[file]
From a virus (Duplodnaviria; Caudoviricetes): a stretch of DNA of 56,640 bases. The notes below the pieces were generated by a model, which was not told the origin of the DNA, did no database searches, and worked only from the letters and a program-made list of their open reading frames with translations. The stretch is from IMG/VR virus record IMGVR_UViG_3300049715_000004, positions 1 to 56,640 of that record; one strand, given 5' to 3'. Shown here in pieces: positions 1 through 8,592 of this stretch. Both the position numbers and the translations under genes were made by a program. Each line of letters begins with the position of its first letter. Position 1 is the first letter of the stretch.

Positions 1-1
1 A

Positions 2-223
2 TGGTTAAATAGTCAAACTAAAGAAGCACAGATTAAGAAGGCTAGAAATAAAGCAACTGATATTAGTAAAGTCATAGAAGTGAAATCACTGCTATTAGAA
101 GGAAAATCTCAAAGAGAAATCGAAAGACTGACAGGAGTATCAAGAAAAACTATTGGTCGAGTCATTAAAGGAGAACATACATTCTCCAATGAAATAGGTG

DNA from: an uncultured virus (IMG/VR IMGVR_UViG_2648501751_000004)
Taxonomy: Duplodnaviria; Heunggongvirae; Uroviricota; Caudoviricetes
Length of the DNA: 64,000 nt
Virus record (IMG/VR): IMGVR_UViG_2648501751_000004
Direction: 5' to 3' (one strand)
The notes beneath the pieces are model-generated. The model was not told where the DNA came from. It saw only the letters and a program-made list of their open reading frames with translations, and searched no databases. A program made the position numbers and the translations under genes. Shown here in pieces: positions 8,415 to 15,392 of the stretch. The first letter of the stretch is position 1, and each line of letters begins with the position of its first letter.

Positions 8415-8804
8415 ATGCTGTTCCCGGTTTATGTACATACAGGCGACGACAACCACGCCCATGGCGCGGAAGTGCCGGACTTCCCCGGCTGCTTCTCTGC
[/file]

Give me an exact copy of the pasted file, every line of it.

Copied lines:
From a virus (Duplodnaviria; Caudoviricetes): a stretch of DNA of 56,640 bases. The notes below the pieces were generated by a model, which was not told the origin of the DNA, did no database searches, and worked only from the letters and a program-made list of their open reading frames with translations. The stretch is from IMG/VR virus record IMGVR_UViG_3300049715_000004, positions 1 to 56,640 of that record; one strand, given 5' to 3'. Shown here in pieces: positions 1 through 8,592 of this stretch. Both the position numbers and the translations under genes were made by a program. Each line of letters begins with the position of its first letter. Position 1 is the first letter of the stretch.

Positions 1-1
1 A

Positions 2-223
2 TGGTTAAATAGTCAAACTAAAGAAGCACAGATTAAGAAGGCTAGAAATAAAGCAACTGATATTAGTAAAGTCATAGAAGTGAAATCACTGCTATTAGAA
101 GGAAAATCTCAAAGAGAAATCGAAAGACTGACAGGAGTATCAAGAAAAACTATTGGTCGAGTCATTAAAGGAGAACATACATTCTCCAATGAAATAGGTG

DNA from: an uncultured virus (IMG/VR IMGVR_UViG_2648501751_000004)
Taxonomy: Duplodnaviria; Heunggongvirae; Uroviricota; Caudoviricetes
Length of the DNA: 64,000 nt
Virus record (IMG/VR): IMGVR_UViG_2648501751_000004
Direction: 5' to 3' (one strand)
The notes beneath the pieces are model-generated. The model was not told where the DNA came from. It saw only the letters and a program-made list of their open reading frames with translations, and searched no databases. A program made the position numbers and the translations under genes. Shown here in pieces: positions 8,415 to 15,392 of the stretch. The first letter of the stretch is position 1, and each line of letters begins with the position of its first letter.

Positions 8415-8804
8415 ATGCTGTTCCCGGTTTATGTACATACAGGCGACGACAACCACGCCCATGGCGCGGAAGTGCCGGACTTCCCCGGCTGCTTCTCTGC